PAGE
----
How do I care for my jewellery?
Are chains included for necklaces?
Are the stones real?
What is Vermeil?
What is Yellow Gold?
What is White Gold?
What is Rose Gold?
What is Sterling Silver?
Our Care Guide
How do I care for Sterling Silver items?
How do I care for Gold items?
How do I care for gemstones?
How do I measure my Ring size?
To protect your jewellery from damage it should be stored in a fabric lined jewellery box or in a polishing pouch in order to prevent scratches and tarnishing.
Yes, unless otherwise noted in the product detail all of our necklaces and pendants are delivered with the chain shown.
Yes. Where detailed, pieces on this site are made with real precious or semi-precious gemstones. Where they are significant, stone weights have been included in the product descriptions.
Vermeil is a combination of Sterling Silver with a layer of gold on top. To be considered vermeil, the gold must be at least 10ct and be at least 1.5micrometres thick. Any other metal plated onto Sterling Silver cannot be called vermeil. Vermeil can be produced by fire gilding or electrolysis. Fire gilding is an antiquated process, however, and most vermeil these days is produced by way of electrolysis. Vermeil is a French word, now commonly used in the English language mostly in America. It became a popular term in the 19th century as an alternative to the term silver-gilt.
Gold is graded by carats (ct). The carat system for Gold, unlike diamonds, is a method of expressing the proportion of gold to other metals in a particular alloy. Pure Gold is 24ct. 18ct gold contains 18 parts of gold to 6 parts of other metals and is thus 75% pure Gold. 18ct Gold jewellery is hallmarked ‘750’.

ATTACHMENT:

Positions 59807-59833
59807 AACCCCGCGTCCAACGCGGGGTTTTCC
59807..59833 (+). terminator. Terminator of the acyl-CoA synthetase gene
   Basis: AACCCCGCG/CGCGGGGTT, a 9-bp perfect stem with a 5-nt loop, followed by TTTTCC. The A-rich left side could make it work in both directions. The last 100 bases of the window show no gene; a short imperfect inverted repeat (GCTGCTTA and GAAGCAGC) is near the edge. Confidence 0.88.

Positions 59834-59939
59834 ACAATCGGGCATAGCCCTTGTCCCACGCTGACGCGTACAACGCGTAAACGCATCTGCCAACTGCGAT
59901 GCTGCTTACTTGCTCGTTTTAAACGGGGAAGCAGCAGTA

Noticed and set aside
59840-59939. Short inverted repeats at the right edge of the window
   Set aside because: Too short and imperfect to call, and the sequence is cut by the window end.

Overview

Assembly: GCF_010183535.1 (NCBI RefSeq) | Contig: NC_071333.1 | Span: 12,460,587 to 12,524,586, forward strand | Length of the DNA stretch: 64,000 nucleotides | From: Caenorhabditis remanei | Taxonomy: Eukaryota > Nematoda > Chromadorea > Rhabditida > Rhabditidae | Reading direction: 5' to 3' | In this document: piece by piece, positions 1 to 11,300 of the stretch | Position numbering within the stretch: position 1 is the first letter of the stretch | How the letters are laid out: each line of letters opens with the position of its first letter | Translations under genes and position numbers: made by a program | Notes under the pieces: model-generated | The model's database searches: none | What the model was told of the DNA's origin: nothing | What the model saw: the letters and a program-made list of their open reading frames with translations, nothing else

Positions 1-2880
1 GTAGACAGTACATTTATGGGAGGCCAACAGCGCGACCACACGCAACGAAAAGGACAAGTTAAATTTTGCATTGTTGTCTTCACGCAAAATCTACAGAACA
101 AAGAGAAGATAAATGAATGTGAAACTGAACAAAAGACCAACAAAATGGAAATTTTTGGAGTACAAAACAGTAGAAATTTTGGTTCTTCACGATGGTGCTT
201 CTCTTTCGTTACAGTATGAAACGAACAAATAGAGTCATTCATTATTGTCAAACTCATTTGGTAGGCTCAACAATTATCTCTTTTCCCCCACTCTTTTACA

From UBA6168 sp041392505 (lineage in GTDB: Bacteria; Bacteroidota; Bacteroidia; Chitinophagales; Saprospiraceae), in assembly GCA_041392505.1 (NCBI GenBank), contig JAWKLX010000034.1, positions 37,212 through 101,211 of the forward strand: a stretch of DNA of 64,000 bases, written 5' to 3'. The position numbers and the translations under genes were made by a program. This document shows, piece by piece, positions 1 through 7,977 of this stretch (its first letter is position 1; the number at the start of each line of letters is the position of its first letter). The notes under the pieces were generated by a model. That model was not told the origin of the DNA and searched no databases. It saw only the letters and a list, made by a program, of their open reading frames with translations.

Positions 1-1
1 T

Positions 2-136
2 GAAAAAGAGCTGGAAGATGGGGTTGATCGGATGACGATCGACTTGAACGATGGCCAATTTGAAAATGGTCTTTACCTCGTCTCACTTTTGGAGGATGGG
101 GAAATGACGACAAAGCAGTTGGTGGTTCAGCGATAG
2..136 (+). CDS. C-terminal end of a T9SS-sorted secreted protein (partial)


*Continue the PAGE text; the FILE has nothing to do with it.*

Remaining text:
Gold is graded by carats (ct). The carat system for gold, unlike diamonds, is a measure of the purity of gold by weight. The carat measures the proportion of gold to other metals in a particular alloy. Pure gold is 24ct. 22ct gold contains 22 parts of gold to 2 parts of other metals, while 9ct gold contains 9 parts of gold to 15 parts of other metals.
White gold is achieved by combining pure gold with alloys such as silver and palladium. Traditionally, nickel was used in white gold; however, nickel is no longer used in most white gold today as nickel can cause allergic reactions in some wearers.
As the natural colour of white gold is a greyish colour, almost all white gold jewellery is plated with a metal called Rhodium, which is a member of the Palladium family of metals. Rhodium is used to brighten the colour of white gold. Rhodium is very white and very hard, but it does wear eventually, particularly on rings. It is a very common practice to have rings re-plated with Rhodium, and most local jewellers will offer this service.
Gold is graded by carats (ct). The carat system for gold, unlike diamonds, is a method of expressing the proportion of gold to other metals in a particular alloy. Pure gold is 24ct. 22ct gold contains 22 parts of gold to 2 parts of other metals, while 9ct gold contains 9 parts of gold to 15 parts of other metals.
Rose gold is the result of varying the proportions of copper and silver in the alloy, which results in a beautiful reddish hue.